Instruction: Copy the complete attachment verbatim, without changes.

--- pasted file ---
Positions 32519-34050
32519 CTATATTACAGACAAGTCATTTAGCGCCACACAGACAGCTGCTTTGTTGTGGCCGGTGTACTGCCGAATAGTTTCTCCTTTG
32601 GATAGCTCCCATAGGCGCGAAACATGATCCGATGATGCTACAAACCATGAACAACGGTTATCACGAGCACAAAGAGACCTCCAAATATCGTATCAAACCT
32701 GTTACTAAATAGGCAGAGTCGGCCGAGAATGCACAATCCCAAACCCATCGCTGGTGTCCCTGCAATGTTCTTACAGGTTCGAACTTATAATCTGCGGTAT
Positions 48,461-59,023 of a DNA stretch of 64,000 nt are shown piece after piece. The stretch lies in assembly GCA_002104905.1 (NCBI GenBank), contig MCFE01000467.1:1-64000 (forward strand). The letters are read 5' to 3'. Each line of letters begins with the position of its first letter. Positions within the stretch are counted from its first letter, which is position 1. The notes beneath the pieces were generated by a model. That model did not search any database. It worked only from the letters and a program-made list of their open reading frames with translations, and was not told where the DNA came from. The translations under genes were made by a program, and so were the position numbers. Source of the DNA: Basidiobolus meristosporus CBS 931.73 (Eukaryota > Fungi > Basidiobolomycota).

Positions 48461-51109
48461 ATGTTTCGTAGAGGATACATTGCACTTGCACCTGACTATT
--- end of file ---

Positions 32519-34050
32519 CTATATTACAGACAAGTCATTTAGCGCCACACAGACAGCTGCTTTGTTGTGGCCGGTGTACTGCCGAATAGTTTCTCCTTTG
32601 GATAGCTCCCATAGGCGCGAAACATGATCCGATGATGCTACAAACCATGAACAACGGTTATCACGAGCACAAAGAGACCTCCAAATATCGTATCAAACCT
32701 GTTACTAAATAGGCAGAGTCGGCCGAGAATGCACAATCCCAAACCCATCGCTGGTGTCCCTGCAATGTTCTTACAGGTTCGAACTTATAATCTGCGGTAT
Positions 48,461-59,023 of a DNA stretch of 64,000 nt are shown piece after piece. The stretch lies in assembly GCA_002104905.1 (NCBI GenBank), contig MCFE01000467.1:1-64000 (forward strand). The letters are read 5' to 3'. Each line of letters begins with the position of its first letter. Positions within the stretch are counted from its first letter, which is position 1. The notes beneath the pieces were generated by a model. That model did not search any database. It worked only from the letters and a program-made list of their open reading frames with translations, and was not told where the DNA came from. The translations under genes were made by a program, and so were the position numbers. Source of the DNA: Basidiobolus meristosporus CBS 931.73 (Eukaryota > Fungi > Basidiobolomycota).

Positions 48461-51109
48461 ATGTTTCGTAGAGGATACATTGCACTTGCACCTGACTATT